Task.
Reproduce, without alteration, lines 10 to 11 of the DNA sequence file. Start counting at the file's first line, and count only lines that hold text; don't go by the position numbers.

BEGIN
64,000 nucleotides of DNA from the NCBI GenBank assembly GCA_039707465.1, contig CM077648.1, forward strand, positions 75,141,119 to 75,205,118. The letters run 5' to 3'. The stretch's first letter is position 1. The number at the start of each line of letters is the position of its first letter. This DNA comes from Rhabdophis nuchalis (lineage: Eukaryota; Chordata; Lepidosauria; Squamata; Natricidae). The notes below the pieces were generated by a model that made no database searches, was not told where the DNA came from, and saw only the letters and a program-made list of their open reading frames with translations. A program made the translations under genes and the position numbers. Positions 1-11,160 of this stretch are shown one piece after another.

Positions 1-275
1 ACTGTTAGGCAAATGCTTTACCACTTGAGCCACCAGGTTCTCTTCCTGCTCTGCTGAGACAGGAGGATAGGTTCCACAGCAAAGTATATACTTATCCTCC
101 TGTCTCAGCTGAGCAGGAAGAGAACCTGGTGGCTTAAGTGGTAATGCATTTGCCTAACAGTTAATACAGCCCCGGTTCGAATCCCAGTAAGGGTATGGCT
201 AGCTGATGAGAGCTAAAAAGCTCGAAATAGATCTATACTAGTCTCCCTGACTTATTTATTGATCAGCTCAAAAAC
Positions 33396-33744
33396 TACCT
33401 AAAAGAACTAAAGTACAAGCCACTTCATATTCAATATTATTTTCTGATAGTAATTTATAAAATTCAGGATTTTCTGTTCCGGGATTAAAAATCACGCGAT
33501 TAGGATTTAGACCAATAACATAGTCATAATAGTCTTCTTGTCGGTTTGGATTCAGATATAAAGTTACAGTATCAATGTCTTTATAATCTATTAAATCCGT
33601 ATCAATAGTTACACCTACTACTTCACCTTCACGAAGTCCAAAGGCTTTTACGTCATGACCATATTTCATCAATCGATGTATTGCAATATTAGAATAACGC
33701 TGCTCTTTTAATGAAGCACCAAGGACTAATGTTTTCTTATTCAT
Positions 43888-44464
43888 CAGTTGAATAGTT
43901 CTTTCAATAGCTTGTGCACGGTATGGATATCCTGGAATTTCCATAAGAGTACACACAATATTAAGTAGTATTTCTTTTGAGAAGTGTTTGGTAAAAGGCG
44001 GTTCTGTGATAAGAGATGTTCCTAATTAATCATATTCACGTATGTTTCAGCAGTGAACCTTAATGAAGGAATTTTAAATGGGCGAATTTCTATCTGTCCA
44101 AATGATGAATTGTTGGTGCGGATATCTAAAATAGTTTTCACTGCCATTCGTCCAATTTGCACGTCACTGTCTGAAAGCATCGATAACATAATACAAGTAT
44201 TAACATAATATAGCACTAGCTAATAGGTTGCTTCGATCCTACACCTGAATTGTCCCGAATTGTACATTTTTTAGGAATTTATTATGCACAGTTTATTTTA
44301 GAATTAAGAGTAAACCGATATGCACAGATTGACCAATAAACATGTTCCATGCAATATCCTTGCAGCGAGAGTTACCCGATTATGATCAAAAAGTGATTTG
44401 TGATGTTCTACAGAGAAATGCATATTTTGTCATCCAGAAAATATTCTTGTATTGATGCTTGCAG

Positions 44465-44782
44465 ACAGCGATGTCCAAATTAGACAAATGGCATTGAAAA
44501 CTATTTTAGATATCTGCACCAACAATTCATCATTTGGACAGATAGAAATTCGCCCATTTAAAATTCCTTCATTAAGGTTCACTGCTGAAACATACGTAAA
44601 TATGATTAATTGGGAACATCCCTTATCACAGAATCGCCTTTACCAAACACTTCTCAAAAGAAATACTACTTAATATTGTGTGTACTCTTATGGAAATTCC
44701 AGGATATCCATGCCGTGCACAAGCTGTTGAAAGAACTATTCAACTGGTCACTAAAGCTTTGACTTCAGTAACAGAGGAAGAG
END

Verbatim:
33601 ATCAATAGTTACACCTACTACTTCACCTTCACGAAGTCCAAAGGCTTTTACGTCATGACCATATTTCATCAATCGATGTATTGCAATATTAGAATAACGC
33701 TGCTCTTTTAATGAAGCACCAAGGACTAATGTTTTCTTATTCAT